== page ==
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Important Issues to Consider When Setting Up Your Estate Plan

Often estate planning focuses on the “big picture” issues, such as who gets what, how to avoid probate, and tax planning to minimize gift and estate taxes. Often, there are many smaller issues, which are just as critical to the success of your overall estate planning. Below are some of the issues that are often overlooked by clients.

Cash Flow
Is there sufficient cash? Estates incur operating expenses throughout the administration phase. The estate often has to pay state or federal estate taxes, filing fees, and various legal expenses associated with settling the estate just to name a few.

How will taxes be paid? Although the estate may be small enough to avoid federal estate taxes, there are other taxes which must be paid before any disbursement to your beneficiaries occur.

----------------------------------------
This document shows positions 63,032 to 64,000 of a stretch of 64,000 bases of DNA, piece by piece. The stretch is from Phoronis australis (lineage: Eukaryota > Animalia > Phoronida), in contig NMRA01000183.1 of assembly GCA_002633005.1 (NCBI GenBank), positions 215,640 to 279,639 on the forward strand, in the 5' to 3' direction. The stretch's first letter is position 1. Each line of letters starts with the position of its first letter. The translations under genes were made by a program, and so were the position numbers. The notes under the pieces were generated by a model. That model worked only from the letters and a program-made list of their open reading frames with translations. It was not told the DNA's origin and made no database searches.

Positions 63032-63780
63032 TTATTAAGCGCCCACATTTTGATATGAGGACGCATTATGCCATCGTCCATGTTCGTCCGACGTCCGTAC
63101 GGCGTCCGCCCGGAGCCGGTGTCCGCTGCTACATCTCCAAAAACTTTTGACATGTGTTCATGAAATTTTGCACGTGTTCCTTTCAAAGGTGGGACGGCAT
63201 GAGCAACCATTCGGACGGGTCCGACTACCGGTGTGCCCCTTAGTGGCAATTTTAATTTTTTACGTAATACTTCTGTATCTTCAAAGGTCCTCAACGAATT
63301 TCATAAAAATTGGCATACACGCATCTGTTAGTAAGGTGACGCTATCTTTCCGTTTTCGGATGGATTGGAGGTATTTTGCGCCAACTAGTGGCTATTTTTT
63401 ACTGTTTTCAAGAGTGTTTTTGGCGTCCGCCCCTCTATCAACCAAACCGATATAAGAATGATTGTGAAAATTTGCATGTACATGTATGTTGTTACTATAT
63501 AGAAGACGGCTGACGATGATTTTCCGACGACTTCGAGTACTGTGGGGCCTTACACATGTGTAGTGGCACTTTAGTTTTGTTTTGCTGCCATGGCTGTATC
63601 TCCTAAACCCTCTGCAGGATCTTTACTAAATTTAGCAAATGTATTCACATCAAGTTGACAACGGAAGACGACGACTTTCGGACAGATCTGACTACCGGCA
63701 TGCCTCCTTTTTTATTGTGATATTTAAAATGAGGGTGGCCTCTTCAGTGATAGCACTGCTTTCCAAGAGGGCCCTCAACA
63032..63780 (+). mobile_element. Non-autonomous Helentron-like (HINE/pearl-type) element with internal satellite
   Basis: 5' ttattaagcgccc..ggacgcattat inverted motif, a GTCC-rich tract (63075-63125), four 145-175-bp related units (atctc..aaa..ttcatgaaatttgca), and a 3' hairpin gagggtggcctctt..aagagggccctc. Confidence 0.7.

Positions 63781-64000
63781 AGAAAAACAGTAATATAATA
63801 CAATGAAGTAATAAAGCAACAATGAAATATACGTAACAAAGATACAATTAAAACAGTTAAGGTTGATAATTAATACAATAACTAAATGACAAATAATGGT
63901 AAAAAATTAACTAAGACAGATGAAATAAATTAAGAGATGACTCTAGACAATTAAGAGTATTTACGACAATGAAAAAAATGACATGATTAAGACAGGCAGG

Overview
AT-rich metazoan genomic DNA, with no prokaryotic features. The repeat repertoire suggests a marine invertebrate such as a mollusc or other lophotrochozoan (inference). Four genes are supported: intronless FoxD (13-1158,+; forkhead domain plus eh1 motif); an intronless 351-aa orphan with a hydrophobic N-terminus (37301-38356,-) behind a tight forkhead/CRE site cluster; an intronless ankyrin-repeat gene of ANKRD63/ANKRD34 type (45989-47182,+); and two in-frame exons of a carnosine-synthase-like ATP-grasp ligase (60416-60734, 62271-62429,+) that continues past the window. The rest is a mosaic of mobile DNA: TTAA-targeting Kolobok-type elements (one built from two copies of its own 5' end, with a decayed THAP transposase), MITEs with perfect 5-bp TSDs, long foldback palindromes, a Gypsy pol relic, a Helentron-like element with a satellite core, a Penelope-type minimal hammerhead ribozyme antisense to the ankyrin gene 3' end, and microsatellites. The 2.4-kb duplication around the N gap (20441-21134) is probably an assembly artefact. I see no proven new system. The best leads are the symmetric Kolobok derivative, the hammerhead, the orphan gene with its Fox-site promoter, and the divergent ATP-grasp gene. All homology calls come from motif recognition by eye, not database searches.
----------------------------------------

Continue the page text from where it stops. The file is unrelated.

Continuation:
What, exactly, is held in the estate? A list documenting what major items are owned by the estate should be left for your successor trustee. 

Your estate can’t be settled until all creditors have been paid. As with your assets, be sure to leave your successor trustee a document listing all creditors and account numbers. 

Beneficiary Designations
Some assets are not subject to the terms of a trust. Instead, they are transferred directly to a beneficiary according to the instruction made on a beneficiary designation form.  By keeping your beneficiary designations up to date, the asset is not included in the probate estate and simply passes to your designated beneficiary by operation of law.

Fund Your Living Trust
Your probate-avoidance living trust will not keep your estate out of the probate court unless you formally transfer your assets into the trust. Only assets which are legally owned by the trust are subject to its terms. Title to your real property, investments, and other financial accounts should be transferred into the name of your living trust.

At Celaya Law we ensure that these important issues are addressed when creating your estate plan. Contact us if you are looking for a probate attorney or an estate planning attorney.

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